He told me to keep on doing what I am doing and that he would see me again in six months!
So all is good. Friend and I have been sent away clutching our envelopes with results and appointment slips for next time.
We are rather sombre but that we have made a pact. Celebratory bubbles if all is good and commiseratory bubbles if it is not good. I find it amusing to pick up pink bubbles. We toast each other.
So why does it feel so weird? No leaping about, high fiving and squealing. I simply feel like weeping. I have been here before, and while I would far rather be here than where I was 2 years ago, it is a strange place. An emotional pit.
I think my nightmare reveals part of the answer. This is not the first time I have had a nightmare which takes me back to a terrifying experience I have lived through. I have had tsunami and earthquake dreams following the checks. This nightmare of being in an air raid is not purely from my imagination. It opens a chapter which is usually closed, but can never be forgotten.
And I think I can understand why. Being told you have cancer is terrifying. Being told that there is no evidence of cancer is of course an enormous relief. However, there is an undoubted feeling that you have had a “lucky escape”. So the mind seems to flick back to another time when you are confronted with mortality. Such as an earthquake. Or an air raid. Previous traumatic experiences which I have lived through. My subconscious accepts that the cancer fear has been allayed for now but it feels as if it rewinds to another point of abject fear and plays back a version in my dreams to correspond with the fear I have of recurrence.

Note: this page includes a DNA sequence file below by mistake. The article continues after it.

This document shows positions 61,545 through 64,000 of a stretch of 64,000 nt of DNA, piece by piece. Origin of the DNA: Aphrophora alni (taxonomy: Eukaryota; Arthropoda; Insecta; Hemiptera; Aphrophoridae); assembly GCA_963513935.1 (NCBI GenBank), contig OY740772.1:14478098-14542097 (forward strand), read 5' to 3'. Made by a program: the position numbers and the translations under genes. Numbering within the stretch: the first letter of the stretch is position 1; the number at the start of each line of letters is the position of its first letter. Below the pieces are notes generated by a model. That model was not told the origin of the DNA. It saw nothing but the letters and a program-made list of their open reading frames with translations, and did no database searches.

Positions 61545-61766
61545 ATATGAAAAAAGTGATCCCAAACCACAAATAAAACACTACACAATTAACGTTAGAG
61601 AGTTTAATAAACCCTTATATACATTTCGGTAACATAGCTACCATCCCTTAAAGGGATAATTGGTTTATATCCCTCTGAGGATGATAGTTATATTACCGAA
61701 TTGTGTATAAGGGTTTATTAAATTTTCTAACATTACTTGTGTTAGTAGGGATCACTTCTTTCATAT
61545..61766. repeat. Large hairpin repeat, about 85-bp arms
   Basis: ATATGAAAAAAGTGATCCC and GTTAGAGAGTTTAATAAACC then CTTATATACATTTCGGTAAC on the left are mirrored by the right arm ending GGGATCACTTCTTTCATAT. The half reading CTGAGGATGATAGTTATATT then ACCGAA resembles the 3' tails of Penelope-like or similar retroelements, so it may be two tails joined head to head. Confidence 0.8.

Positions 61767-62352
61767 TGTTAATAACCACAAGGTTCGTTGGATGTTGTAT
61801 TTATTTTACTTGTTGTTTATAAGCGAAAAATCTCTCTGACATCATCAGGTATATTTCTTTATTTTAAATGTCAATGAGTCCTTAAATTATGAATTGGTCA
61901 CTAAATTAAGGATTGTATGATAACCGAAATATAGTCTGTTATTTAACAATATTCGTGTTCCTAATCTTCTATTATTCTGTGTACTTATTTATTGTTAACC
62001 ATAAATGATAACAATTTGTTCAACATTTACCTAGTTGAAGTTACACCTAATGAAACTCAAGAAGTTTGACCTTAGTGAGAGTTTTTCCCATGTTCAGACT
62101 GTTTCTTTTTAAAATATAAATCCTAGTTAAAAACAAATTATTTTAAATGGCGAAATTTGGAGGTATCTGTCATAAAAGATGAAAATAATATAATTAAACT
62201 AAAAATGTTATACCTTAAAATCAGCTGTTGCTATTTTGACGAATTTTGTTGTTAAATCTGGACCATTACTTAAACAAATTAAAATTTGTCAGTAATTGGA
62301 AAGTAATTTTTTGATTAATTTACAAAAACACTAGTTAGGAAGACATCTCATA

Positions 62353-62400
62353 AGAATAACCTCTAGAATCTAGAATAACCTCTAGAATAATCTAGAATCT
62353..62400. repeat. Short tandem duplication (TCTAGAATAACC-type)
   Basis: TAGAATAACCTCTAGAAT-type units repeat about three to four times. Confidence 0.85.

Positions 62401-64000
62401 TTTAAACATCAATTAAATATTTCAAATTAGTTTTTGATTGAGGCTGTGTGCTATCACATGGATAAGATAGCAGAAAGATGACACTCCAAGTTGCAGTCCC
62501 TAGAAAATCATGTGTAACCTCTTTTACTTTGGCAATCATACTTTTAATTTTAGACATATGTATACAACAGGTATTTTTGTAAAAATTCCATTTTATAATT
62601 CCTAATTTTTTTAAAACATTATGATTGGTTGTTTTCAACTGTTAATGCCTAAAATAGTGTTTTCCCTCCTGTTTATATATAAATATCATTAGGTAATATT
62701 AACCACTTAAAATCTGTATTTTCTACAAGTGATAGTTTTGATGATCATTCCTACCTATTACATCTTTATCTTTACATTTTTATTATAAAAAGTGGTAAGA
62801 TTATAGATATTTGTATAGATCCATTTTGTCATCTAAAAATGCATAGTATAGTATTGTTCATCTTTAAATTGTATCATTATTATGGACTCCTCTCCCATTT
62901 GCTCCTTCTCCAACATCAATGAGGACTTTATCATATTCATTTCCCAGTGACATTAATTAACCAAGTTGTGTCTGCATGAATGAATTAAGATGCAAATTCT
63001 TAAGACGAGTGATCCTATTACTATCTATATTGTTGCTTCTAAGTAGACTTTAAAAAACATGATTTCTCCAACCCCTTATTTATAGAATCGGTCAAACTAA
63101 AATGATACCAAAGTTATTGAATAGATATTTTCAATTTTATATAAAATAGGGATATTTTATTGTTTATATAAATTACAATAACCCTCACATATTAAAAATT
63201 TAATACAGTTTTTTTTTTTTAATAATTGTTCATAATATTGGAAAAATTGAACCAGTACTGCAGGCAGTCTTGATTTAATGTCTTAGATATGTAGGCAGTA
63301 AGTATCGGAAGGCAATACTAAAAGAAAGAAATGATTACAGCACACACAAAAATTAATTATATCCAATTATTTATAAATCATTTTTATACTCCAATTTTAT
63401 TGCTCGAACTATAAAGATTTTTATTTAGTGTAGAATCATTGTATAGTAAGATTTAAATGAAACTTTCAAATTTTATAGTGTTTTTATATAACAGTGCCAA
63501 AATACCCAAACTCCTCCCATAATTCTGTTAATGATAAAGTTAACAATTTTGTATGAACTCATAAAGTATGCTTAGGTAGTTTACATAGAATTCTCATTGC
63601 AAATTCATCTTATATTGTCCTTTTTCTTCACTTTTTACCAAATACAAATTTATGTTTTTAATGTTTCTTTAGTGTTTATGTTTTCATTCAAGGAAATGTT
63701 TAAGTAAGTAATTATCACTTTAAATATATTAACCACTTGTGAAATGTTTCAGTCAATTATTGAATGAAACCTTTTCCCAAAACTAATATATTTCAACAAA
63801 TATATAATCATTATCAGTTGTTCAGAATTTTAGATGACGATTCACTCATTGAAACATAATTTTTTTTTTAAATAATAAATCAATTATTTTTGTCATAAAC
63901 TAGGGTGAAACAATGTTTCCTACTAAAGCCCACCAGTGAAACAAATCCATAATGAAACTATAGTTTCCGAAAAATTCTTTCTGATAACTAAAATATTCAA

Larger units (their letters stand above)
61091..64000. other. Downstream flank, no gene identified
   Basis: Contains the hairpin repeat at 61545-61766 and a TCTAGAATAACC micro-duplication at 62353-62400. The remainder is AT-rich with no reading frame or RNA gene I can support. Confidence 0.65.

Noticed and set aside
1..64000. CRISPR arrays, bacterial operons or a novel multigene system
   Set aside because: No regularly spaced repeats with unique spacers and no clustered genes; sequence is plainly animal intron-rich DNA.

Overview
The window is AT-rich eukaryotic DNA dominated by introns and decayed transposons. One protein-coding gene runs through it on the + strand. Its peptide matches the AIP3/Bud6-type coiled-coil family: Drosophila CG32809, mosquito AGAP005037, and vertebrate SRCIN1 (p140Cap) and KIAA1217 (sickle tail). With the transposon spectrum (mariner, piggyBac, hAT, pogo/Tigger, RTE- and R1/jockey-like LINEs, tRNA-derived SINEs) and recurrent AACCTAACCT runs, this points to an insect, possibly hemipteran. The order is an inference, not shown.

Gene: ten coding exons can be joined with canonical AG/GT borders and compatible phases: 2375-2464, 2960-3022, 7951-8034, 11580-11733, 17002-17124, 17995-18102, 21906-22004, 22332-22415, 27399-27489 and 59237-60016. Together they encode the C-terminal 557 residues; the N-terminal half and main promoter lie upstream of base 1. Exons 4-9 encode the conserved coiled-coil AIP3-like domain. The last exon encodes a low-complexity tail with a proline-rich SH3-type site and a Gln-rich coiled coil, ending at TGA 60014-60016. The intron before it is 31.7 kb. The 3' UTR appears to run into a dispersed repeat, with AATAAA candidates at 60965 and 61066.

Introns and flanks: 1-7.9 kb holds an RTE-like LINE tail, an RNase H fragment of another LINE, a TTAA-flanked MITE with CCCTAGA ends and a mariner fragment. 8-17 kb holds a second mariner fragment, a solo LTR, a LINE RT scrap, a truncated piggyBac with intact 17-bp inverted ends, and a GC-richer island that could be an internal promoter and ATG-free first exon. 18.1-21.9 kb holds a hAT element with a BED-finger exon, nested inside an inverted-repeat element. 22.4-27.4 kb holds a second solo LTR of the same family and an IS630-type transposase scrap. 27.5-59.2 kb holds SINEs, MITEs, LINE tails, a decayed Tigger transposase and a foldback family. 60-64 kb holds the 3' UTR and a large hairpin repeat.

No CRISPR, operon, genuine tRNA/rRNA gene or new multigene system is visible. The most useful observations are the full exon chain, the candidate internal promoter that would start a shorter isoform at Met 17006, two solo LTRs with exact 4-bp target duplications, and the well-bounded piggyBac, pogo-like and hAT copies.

I wonder if this is a classic sign of post traumatic stress disorder? Irrespective of whether it is or not, it just goes to show that a cancer diagnosis is just as traumatic and vivid as a seemingly more dramatic trauma.
I believe that this affirms the extent of a cancer diagnosis on each of us and its life changing nature. It is indeed a huge deal. We must recognise and acknowledge the impact this has on us.
And to be honest, it’s often just bleurgh.